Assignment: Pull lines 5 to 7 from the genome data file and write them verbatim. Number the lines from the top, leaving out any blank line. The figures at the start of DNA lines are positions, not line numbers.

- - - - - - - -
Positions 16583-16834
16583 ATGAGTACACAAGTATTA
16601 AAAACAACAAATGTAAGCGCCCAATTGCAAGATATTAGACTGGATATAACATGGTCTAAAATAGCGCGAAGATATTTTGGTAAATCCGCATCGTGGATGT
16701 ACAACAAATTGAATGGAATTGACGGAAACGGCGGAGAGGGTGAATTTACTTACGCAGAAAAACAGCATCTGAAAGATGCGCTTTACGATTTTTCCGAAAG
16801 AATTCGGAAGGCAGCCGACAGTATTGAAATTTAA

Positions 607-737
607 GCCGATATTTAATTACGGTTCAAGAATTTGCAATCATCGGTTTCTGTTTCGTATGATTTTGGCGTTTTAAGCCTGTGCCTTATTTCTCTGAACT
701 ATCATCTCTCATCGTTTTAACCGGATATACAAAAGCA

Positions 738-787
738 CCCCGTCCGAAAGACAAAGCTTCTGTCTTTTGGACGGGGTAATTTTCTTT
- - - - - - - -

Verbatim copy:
16801 AATTCGGAAGGCAGCCGACAGTATTGAAATTTAA

Positions 607-737
607 GCCGATATTTAATTACGGTTCAAGAATTTGCAATCATCGGTTTCTGTTTCGTATGATTTTGGCGTTTTAAGCCTGTGCCTTATTTCTCTGAACT